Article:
WASHINGTON (Reuters) - A U.S. senator from Montana asked Exxon Mobil Corp on Tuesday for details about the pipeline that ruptured over the weekend spilling about 1,000 barrels of oil into the rain-swollen Yellowstone River.
“I‘m calling on Exxon Mobil to answer some tough questions so we can find out how this accident happened and what needs to be done to make sure something like this it never happens again,” Max Baucus said in a letter to Rex Tillerson, the chairman and CEO of Exxon.
The spill fouled water supplies and ranch lands along a stretch of the river downstream from the Yellowstone National Park.
Baucus asked Exxon to provide a chronology of inspections of the pipeline by the company, the federal government’s Pipelines and Hazardous Materials Safety Administration, or PHMSA, and any other government agencies.
He also asked for any correspondence in the last five years between Exxon and PHMSA regarding the ruptured pipeline.
An Exxon spokeswoman said the company will provide Baucus with all the information he wants.
PHMSA said on Monday it has begun its own investigation into the cause of the spill.
Baucus also called on Exxon to quickly set up a claims process to ensure that ranchers and others who may have suffered damage from the spill would get reimbursed. “Please devote special attention to the speed of this claims process,” Baucus wrote.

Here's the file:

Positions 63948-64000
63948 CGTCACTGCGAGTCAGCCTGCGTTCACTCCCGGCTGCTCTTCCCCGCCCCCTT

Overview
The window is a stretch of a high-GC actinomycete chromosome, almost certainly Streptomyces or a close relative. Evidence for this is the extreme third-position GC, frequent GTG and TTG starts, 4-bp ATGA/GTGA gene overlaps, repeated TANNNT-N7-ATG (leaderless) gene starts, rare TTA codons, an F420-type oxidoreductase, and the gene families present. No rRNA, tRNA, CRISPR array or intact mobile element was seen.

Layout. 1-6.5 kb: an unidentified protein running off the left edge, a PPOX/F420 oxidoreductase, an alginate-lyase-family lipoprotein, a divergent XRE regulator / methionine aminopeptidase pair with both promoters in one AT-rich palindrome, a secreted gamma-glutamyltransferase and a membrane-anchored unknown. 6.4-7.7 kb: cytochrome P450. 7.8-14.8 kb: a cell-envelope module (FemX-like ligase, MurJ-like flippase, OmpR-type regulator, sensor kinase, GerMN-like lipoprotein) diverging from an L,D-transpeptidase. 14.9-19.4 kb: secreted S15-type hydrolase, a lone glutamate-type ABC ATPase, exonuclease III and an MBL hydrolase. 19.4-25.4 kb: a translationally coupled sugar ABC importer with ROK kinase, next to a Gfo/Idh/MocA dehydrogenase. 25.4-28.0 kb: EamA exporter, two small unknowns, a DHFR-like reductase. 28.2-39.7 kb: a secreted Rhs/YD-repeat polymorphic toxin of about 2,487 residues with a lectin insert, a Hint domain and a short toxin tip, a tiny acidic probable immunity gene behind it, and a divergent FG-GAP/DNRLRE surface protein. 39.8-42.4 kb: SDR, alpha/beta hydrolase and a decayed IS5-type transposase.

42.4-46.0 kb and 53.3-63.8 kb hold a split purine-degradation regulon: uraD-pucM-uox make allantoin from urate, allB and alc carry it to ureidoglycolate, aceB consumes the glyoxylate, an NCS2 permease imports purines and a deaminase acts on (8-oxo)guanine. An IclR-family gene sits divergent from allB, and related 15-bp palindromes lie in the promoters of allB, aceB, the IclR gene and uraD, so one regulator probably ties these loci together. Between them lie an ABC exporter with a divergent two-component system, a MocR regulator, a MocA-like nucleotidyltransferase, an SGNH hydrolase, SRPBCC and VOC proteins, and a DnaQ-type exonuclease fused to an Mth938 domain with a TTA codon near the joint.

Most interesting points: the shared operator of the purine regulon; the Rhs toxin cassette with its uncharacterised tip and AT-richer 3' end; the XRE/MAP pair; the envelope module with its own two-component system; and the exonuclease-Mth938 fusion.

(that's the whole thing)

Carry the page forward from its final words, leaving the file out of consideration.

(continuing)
The company already has about 17 personnel in Montana setting up a claims process, the spokeswoman said.
Fellow Montana Senator Jon Tester said he told Tillerson during a phone call on Tuesday to pay for the entire cost of cleaning up the spill and recovery.
“Exxon has responded to this accident quickly and effectively,” Tester said in a release. “But as taxpayers and customers, we have done our part. Exxon has the means to fully absorb the cost of cleanup and recovery without squeezing Montana taxpayers or hurting local refinery jobs.”
The company said it would do all it has to do to clean up the spill. “We will be responsible,” the spokeswoman said.
The spill came just weeks after Exxon shut down the pipeline in May after the city of Laurel, Montana, had safety concerns due to the rising levels of the river from rain and runoff.
Exxon did a risk assessment after that shutdown and then restarted the line, feeling that it was safe.
Reporting by Timothy Gardner; Editing by Lisa Shumaker